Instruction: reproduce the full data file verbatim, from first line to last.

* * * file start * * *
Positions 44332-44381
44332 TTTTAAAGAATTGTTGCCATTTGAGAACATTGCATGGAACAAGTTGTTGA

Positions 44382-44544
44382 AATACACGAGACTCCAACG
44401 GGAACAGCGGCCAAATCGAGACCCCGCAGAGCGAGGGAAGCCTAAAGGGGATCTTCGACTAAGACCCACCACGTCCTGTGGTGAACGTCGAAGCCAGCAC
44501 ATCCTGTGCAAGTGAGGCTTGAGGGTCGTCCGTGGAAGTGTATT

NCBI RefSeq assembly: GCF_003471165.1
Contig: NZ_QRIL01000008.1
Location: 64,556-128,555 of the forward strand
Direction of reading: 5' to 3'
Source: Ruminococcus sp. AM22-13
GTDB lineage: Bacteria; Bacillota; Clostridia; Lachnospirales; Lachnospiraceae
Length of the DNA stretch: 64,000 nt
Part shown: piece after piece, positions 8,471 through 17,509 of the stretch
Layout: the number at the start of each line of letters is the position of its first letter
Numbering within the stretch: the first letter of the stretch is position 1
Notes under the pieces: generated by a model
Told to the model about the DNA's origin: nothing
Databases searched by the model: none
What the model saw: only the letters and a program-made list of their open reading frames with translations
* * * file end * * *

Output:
Positions 44332-44381
44332 TTTTAAAGAATTGTTGCCATTTGAGAACATTGCATGGAACAAGTTGTTGA

Positions 44382-44544
44382 AATACACGAGACTCCAACG
44401 GGAACAGCGGCCAAATCGAGACCCCGCAGAGCGAGGGAAGCCTAAAGGGGATCTTCGACTAAGACCCACCACGTCCTGTGGTGAACGTCGAAGCCAGCAC
44501 ATCCTGTGCAAGTGAGGCTTGAGGGTCGTCCGTGGAAGTGTATT

NCBI RefSeq assembly: GCF_003471165.1
Contig: NZ_QRIL01000008.1
Location: 64,556-128,555 of the forward strand
Direction of reading: 5' to 3'
Source: Ruminococcus sp. AM22-13
GTDB lineage: Bacteria; Bacillota; Clostridia; Lachnospirales; Lachnospiraceae
Length of the DNA stretch: 64,000 nt
Part shown: piece after piece, positions 8,471 through 17,509 of the stretch
Layout: the number at the start of each line of letters is the position of its first letter
Numbering within the stretch: the first letter of the stretch is position 1
Notes under the pieces: generated by a model
Told to the model about the DNA's origin: nothing
Databases searched by the model: none
What the model saw: only the letters and a program-made list of their open reading frames with translations